Engineers at MIT have developed what they call a “brain on a chip” that could change Neuromorphic Engineering forever. A paper published on Nature Technology states that they have been able to fit ten of thousands of memristors into a chip with the area as small as a millimeter-square. It’s a breakthrough that could lead us to powerful AI devices with supercomputers like prowess that can fit into our pockets.
At first, humans created machines to assign them physically demanding tasks. But that was never going to be enough. We now want computers to assist us in jobs that require cognitive thinking. It gave rise to the field of Neuromorphic Engineering (or Neuromorphic Computing). The field deals with machines with computing cores that mimics our nervous system. These systems are based on Artificial neurons that try to replicate the biological neurons that make up our nervous system. These neurons form an Artificial Neural Network and transmit information to each other via artificial synapses.
MIT’s new “Brain on a Chip”
Most of these artificial neural networks are based on software. But the engineers are trying to build a hardware-based neural network. If they are successful, these chips can have instant decision-making abilities without a working internet connection.
Transistors vs. Memristors
Standard chips, like that in our mobile and laptops, have thousands of transistors packed in confined silicon die. Each transistor can store discrete values in the form of 0 and 1. MIT’s Brain on a chip instead utilizes memristors that can save a wide range of values depending upon the strength of the signal that is fed to it. Thus, memristors can carry out more advanced calculations than traditional transistors.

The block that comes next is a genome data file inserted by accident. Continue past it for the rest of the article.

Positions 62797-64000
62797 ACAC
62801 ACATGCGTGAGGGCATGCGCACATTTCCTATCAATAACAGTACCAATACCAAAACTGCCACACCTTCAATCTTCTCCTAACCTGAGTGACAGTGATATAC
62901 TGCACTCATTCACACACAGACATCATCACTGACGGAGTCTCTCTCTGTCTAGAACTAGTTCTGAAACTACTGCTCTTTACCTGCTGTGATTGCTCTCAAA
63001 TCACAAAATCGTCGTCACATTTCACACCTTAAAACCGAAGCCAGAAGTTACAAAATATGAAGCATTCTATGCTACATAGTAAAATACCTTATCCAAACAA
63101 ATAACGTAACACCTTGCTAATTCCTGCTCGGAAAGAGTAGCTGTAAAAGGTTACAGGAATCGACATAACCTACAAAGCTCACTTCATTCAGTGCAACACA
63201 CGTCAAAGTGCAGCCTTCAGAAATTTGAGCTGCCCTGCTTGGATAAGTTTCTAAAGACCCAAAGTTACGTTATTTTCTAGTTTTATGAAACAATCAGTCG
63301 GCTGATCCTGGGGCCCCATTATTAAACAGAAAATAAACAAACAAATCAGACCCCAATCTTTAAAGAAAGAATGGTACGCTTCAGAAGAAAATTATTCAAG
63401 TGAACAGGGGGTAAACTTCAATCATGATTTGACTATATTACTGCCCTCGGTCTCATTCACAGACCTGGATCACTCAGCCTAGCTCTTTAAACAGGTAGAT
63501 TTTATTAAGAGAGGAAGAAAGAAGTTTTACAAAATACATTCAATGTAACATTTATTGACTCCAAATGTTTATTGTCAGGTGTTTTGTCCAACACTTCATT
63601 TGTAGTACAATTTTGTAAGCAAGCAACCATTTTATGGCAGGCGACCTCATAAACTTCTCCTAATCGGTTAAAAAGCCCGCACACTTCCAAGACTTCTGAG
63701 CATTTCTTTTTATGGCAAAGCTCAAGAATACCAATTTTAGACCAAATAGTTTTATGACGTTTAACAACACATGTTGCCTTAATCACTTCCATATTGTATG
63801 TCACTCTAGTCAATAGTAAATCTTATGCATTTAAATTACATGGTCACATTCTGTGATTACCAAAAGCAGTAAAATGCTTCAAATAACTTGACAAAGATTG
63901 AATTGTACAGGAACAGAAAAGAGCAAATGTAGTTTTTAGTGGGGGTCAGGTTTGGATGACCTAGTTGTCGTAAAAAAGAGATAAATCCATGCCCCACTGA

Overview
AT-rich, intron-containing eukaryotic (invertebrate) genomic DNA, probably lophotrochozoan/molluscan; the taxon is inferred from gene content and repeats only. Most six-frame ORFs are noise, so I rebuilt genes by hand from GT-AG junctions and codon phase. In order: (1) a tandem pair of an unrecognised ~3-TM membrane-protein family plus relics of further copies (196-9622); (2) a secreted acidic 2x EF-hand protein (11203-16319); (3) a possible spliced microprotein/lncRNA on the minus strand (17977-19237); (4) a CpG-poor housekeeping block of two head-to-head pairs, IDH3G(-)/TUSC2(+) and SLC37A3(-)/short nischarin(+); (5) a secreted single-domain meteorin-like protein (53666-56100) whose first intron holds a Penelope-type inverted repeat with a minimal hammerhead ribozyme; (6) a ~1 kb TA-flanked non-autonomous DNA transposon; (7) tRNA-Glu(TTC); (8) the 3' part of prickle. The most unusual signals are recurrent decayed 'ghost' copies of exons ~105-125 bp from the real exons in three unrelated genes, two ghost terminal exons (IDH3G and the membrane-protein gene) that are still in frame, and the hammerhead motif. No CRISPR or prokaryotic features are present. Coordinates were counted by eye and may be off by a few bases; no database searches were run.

The problem? The performance of the memristor is compromised when it is implemented on a smaller chip. A typical memristor consists of two electrodes of opposite nature (silver and silicon respectively) with a channel between them. The channel allows the flow of ions from one to the other. On a smaller design, the channel is diminished, thus the flow of ions is affected. It causes the smaller memristor’s results to be less reliable than its bigger counterpart.
To allow the ions to flow in a smaller conduction channel, MIT engineers added a layer of copper to the negative electrode before covering it with a layer of silver. It was then sandwiched along with a positive silicon electrode in a silicon die. This way, tens of thousands of memristors could fit in a millimeter square chip without compromising the performance.
In the initial test conducted, the new chip was able to remember Captain America’s shield and reproduce the exact same image several times. Each memristor was able to record and retain individual pixels of the image resulting in a crisp and clear image. The performance of the three different memristor designs in the image creation test is represented in the image above.
The chip is also capable of image processing tasks such as blurring and sharpening. The testers claim that the new Brain on a chip was able to outperform standard memristors based chip in each of the tests.
Though the results are exciting, the researchers still need to refine the product to make it commercial. The next task will be to develop it for complex image recognition tasks. Jeehwan Kim, an associate professor of mechanical engineering at MIT, has stated that the ultimate goal of the research is to develop a chip capable of complex AI operations without the need for supercomputers, the internet, or the cloud.